It’s this summer’s hottest pastime for libertarian-leaning academics: finding examples of bad scholarship in Nancy MacLean’s new book Democracy in Chains. For those out of the loop, MacLean, a history professor at Duke University, argues in her book that Nobel-prize winning public choice economist James Buchanan is part of some Koch-funded vast right-libertarian conspiracy to destroy democracy as inspired by southern racist agrarians and confederates like John Calhoun. This glowing review from NPR should give you a taste of her argument, which often has the air of a bizarre conspiracy theory. Unfortunately, to make these arguments she’s had to cut some huge corners in her federally-funded research. Here’s a round-up of her dishonesty:
- David Bernstein points out how MacLean’s own sources contradict her claims that libertarian Frank Chodorov disagreed with the ruling in Brown v. Board.
- Russ Roberts reveals how out-of-context Tyler Cowen was taken by MacLean, misquoting him to attribute to Cowen a view which he was arguing against.
- David Henderson finds that she did the same thing to Buchanan.
- Steve Horwitz points out how wildly out-of-context MacLean took a quote from Buchanan on public education.
- Phil Magness reveals how much MacLean needed to wildly reach to tie Buchanan to southern agrarians with his use of the word “Leviathan.”
- Phil Magness, again, reveals MacLean needed to do the same thing to tie Buchanan to Calhoun.
- David Bernstein finds several factual errors about MacLean’s telling of the history of George Mason’s University.
I’m sure there is more to come. But, poor scholarship and complete dishonesty in source citation aside, an important question needs to be asked about all this: even if MacLean didn’t need to reach so far to paint Buchanan in such a negative light, why should we care?
I admittedly haven’t read her book yet (so could be wrong), but from the way even positive reviewers paint it and the way she talks about it herself in interviews (see around 15:30 of that episode), one can infer that she is in no way interested in a nuanced analytical critique of Buchanan’s public choice models or his arguments in favor of constitutional restrictions on democratic majorities. Her argument, if you can call it that, seems to be something like this:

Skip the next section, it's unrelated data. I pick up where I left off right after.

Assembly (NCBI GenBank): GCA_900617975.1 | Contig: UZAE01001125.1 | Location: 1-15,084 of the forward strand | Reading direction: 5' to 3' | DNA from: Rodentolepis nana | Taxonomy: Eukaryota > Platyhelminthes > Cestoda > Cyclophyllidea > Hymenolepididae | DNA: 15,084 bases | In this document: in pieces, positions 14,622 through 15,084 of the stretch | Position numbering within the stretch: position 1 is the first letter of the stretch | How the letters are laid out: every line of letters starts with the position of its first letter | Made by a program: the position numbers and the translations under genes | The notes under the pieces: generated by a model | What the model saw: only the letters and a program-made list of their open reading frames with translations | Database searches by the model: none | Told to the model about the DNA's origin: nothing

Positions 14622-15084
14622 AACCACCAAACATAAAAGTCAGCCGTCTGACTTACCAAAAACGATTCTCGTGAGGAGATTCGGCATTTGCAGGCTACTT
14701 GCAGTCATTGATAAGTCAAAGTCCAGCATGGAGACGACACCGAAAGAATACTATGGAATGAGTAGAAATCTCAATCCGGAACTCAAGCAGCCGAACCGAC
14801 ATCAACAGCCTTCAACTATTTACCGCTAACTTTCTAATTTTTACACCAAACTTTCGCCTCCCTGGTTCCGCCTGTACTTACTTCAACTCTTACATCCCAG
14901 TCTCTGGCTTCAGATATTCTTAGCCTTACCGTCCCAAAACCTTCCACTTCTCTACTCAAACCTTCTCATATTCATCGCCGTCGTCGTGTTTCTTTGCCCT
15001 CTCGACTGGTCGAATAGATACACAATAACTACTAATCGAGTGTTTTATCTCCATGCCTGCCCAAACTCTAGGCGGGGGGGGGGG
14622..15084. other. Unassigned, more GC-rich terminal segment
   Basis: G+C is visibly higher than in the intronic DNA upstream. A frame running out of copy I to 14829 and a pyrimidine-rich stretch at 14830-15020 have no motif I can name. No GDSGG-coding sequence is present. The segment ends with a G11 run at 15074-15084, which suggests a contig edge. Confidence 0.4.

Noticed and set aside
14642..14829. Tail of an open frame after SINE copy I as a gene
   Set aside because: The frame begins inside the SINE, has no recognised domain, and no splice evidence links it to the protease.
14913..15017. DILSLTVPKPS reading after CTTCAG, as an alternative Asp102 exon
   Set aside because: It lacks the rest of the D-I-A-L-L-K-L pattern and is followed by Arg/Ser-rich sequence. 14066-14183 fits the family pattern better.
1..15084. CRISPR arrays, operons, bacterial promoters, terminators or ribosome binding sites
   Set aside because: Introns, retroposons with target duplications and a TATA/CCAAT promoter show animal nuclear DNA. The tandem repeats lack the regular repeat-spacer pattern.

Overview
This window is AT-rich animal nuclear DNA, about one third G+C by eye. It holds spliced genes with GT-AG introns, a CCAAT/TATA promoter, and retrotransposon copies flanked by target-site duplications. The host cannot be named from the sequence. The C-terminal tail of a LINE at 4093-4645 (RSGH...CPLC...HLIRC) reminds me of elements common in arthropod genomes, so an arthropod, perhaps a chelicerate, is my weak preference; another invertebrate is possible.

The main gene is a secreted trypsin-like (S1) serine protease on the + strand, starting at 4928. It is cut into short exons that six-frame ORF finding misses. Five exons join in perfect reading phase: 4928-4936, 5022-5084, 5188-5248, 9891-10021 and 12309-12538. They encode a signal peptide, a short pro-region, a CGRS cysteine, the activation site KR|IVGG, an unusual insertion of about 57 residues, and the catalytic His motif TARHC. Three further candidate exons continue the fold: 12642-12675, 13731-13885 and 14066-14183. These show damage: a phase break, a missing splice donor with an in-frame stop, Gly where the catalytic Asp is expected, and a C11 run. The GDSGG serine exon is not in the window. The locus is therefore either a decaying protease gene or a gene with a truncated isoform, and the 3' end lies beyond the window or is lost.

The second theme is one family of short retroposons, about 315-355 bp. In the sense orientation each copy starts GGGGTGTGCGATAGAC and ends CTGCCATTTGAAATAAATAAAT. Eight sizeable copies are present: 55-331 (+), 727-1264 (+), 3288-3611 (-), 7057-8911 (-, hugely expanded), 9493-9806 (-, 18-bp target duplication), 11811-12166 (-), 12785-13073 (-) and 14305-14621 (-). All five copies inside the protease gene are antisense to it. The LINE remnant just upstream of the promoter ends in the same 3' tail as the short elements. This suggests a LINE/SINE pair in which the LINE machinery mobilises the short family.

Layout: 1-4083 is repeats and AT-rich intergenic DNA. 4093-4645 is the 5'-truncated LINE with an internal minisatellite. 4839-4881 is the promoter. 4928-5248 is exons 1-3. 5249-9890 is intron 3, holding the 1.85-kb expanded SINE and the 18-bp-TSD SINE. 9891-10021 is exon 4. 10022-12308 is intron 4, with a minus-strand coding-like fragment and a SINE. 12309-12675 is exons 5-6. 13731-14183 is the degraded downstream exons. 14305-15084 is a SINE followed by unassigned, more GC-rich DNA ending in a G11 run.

- Democracy and majority rule are inherently good.
- James Buchanan wants stricter restrictions on democratic majority rule, and so did some Southern racists.
- Therefore, James Buchanan is a racist, evil corporate shill.
Even if she didn’t need to establish premise 2, why should we care? Every ideology has elements of it that can be tied to some seedy elements of the past, it doesn’t make the arguments that justify those ideologies wrong. For example, the pro-choice and women’s health movement has its roots in attempts to market birth control to race-based eugenicists (though these links, like MacLean’s attempts, aren’t as insidious as some on the modern right make them out to be), that does not mean modern women’s health advocates are racial eugenicists. Early advocates of the minimum wage argued for wage floors for racist and sexist reasons, yet nobody really thinks (or, at least, should think) modern progressives have dubious racist motives for wanting to raise the minimum wage. The American Economic Association was founded by racist eugenicists in the American Institutionalist school, yet nobody thinks modern economists are racist or that anyone influenced by the institutionalists today is a eugenicist. The Democratic Party used to be the party of the KKK, yet nobody (except the most obnoxious of Republican partisans) thinks that’s at all relevant to the DNC’s modern platform. Heidegger was heavily linked to Nazism and anti-Semitism, but it’s impossible to write off and ignore his philosophical contributions and remain intellectually honest.
Similarly, even if Buchanan did read Calhoun and it got him thinking about constitutional reform, that does not at all mean he agreed with Calhoun on slavery or that modern libertarian-leaning public choice theorists are neo-confederates, and it has even less to do with the merits of Buchanan’s analytical critiques of how real-world democracies function. In fact, as Vincent Geloso has pointed out here at NOL, Buchanan has given modern scholars the analytical tools to critique racism.
Intellectual history is messy and complicated, and can often lead to links we might—with the benefit of historical hindsight—view as situated in an unsavory context. However, as long as those historical lineages have little to no bearing on people’s motivations for making similar arguments or being intellectual inheritors of similar ideological traditions today (which isn’t always the case), there is no relevance to modern discourse other than perhaps idle historical curiosity. These types of attempts to cast guilt upon one’s intellectual opponents through historical association are, at best, another intellectually lazy version of the genetic fallacy (which MacLean also loves to commit when she starts conspiratorially complaining about Koch Brothers funding).
Just tell me if this sounds like a good argument to you:
- Historical figure X makes a similar argument Y to what you’re making.
- X was a racist and was influenced by some racists.
- Therefore, Y is wrong.
If it doesn’t, you’re right, 3 doesn’t follow from 2 (and in MacLean’s case 1 is a stretch).
Please, if you want to criticize someone’s arguments, actually criticize their arguments; don’t rely on a tabloid version of intellectual history to dismiss them, especially when that intellectual history is a bunch of dishonest misquotations and hand-waving associations.